I had an “Oh bollocks!” moment.  We had a situation Houston.  I had a screaming 12-year-old in the living room, two very young adults in my son’s rooms arguing about how Kate had been mean.  Female violence is not like male violence.  Men will just kick several tons of crap out of each other, and then go and have a beer and get over it.  It would appear that this isn’t the same approach with ladies, where one will talk about an unclean hob, and what happened to her brother.  I know it was low, but don’t go down that road.  It’s not good.  So my wife came down and asked what the hell was going on, and I had been in the kitchen creating culinary miracles so I only had second hand and possibly biased information.  

Situation report for everyone.  One 12 year old in her room feeling shitty for having ruined Christmas, two you adults arguing in their room, over analysing everything and getting everything wrong.  One furious wife, and how dare they ruin her bloody fucking Christmas, and they had bloody well get a fucking move on downstairs because everything was ready.  At the precise moment I was wanting to put on body armour, and a helmet and take cover.  I would have been quite happy to go and take cover in my own room and sod the food.  A cheese sandwich would have been fine, we could always eat the stuff on Christmas Day!  

It is better to be kind and not right, and it was time for a cheese sandwich however appealing it might seem at that very moment.  Who could imagine that some cream cheese on one slice of bread, Branston pickle on another slice of bread, and a couple of slices of mature cheddar, could make a rather large, middle-aged, and ever so slightly rotund beaver, rather happy and forget WW3 that was starting.  The children were told how furious my wife was and how they had better bloody well come downstairs this bloody instant.  The “girlfriend” said she was going to see her mother.  Oh clucking bell, here we go again but assured us that she would be back soon.  I took cover on the sofa, and eventually, the “girlfriend” came back, and my daughter had remembered how it had been decided that presents would be opened at the apréro.  The daughter went to tell the lovebirds that it was time to come down for the presents.  Two attempts were needed but her peacekeeping skills were amazing.  Five people around my table were no longer wanted to kill each other, but open presents.  Peace had come back to the proceeding.  Our own little Christmas miracle.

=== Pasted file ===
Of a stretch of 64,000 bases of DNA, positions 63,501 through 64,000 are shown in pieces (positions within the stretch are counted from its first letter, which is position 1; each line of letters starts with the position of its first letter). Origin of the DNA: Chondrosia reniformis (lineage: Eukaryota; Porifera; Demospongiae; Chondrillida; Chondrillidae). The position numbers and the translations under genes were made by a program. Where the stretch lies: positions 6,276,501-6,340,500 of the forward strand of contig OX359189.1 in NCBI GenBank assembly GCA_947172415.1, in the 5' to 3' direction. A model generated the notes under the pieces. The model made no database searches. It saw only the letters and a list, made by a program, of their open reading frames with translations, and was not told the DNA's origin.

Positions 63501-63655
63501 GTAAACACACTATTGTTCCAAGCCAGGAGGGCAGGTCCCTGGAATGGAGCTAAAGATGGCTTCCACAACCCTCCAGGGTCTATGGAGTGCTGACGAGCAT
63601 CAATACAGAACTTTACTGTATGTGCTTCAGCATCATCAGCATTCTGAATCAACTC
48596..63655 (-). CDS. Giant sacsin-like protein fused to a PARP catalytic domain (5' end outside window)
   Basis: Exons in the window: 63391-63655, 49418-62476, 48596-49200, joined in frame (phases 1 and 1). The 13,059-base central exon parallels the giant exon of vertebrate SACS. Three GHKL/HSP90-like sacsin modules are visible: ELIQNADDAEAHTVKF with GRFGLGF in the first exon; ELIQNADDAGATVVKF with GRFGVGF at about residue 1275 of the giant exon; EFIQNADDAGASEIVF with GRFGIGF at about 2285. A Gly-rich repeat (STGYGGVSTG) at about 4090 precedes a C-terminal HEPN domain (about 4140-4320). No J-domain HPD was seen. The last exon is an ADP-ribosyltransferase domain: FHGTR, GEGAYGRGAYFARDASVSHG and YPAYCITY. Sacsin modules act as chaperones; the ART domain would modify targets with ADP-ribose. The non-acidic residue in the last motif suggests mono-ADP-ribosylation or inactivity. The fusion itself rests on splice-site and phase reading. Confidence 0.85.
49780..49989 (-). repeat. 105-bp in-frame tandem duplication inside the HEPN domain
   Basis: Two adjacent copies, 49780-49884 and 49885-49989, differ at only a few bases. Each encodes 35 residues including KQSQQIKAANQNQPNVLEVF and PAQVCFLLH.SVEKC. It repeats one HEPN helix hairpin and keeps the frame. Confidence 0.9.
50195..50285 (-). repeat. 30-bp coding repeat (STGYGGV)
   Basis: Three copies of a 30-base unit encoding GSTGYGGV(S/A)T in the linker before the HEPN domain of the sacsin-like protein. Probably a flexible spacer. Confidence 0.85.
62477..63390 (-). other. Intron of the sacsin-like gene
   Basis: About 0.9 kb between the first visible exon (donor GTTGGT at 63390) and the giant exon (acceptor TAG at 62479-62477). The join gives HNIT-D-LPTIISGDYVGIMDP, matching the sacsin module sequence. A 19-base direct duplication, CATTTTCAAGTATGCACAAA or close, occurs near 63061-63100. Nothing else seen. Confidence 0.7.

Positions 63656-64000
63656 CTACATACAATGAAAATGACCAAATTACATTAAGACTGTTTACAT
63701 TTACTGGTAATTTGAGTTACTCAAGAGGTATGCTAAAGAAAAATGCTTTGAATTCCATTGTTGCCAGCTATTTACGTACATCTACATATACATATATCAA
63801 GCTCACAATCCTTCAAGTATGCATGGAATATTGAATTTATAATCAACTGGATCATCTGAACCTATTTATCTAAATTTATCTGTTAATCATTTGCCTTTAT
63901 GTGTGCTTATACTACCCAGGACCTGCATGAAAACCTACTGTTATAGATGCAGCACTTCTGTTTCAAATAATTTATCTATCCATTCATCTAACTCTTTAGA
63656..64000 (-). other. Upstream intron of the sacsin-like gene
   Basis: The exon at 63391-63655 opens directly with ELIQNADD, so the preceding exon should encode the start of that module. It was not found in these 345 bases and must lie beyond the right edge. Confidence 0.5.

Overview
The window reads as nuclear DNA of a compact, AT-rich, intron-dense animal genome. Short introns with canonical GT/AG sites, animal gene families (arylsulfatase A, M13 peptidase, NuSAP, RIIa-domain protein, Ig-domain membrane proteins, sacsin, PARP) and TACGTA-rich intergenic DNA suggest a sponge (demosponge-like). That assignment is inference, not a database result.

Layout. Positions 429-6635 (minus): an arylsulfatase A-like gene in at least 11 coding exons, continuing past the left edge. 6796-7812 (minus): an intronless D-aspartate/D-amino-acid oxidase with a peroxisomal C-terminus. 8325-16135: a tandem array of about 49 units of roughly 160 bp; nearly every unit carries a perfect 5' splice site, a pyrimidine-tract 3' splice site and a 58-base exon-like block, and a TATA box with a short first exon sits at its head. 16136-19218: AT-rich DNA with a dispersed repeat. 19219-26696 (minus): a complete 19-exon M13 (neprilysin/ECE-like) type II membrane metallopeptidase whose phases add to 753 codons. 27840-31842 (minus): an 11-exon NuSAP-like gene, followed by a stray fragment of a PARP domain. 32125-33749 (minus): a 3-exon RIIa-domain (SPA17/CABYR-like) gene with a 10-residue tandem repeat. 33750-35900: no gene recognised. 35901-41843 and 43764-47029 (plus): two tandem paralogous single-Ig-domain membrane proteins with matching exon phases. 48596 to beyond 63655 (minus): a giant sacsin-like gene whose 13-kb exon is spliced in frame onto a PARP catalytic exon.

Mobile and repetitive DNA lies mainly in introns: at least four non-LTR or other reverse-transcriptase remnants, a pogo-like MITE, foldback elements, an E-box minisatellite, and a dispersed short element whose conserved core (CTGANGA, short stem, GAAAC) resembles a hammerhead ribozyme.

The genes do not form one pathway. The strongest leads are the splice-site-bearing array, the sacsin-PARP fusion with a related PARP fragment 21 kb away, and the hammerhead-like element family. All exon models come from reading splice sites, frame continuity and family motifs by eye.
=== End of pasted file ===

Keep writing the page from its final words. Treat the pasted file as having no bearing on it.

The youngsters spent Christmas Day with her family, and therefore not my problem anymore.  My daughter stayed with us.  I sent a text message to our neighbour asking if she wanted to come round for tea, or drinks.  Seeing what time it was I knew it would be drinks.  Ah well.  Into the breach once again!  It was nice.  I was calm.  I spoke to my parents who indeed told me how soft I am with that lad, and how Christmas can lead to a little drama.  I think that I am not a fan of drama. 

September

Hello Dear Reader.  I’m not talking about the song by Earth Wind and Fire, but the month.  At least it’s being an ear worm and I can hear you hear you singing it in your heads.  I’m talking about September, the month, the return.  We have accomplished our re-entry into our everyday lives, and the routine that was missing in August is back.  The days are slightly cooler and have become more agreeable.  Instead of 33°C, we are back down to 23°C.  The nights are slightly cooler too and we no longer need our fans on all night like we did in August. When it’s hot, some people are in their element.  I, however, am not one of those people.  When you’re cold, you can always put a jumper on, and have a cup of tea and go inside.  But as contradictory as I am, as one friend recently pointed out to me, I do enjoy sitting outside on a Summer’s eve having a beer or three…

I love the holidays that August is famous for, but the obligation to enjoy yourself every day during these days of relative freedom is a pain in the arse. I don’t want to be melancholic, but this forced enjoyment of a good time is too much for me.  Club Med would be a nightmare!  I like my routine back.  Back at work and happy to be there.  We still have our weekends and can still enjoy them.  The jumpers are still in storage, but you hear the word “mi-saison” as the announcer of a more bearable climate.  The French news has gone the rentrée clips to showing how our Dear President has not been as good at selling submarines as other countries that can offer different and possibly more desirable options…  The Voyages à Nantes is over, and we will look for those works of art that have become permanent.  You can see grapes in the supermarkets, and other more autumnal products.  Soon we’ll be talking about the wine harvest…  In the UK it will be words like “chilly” making their return to everyday usage.  The merits of a “nice cup of tea” which will warm you up will become an object of conversation once more.  Biscuits or cake?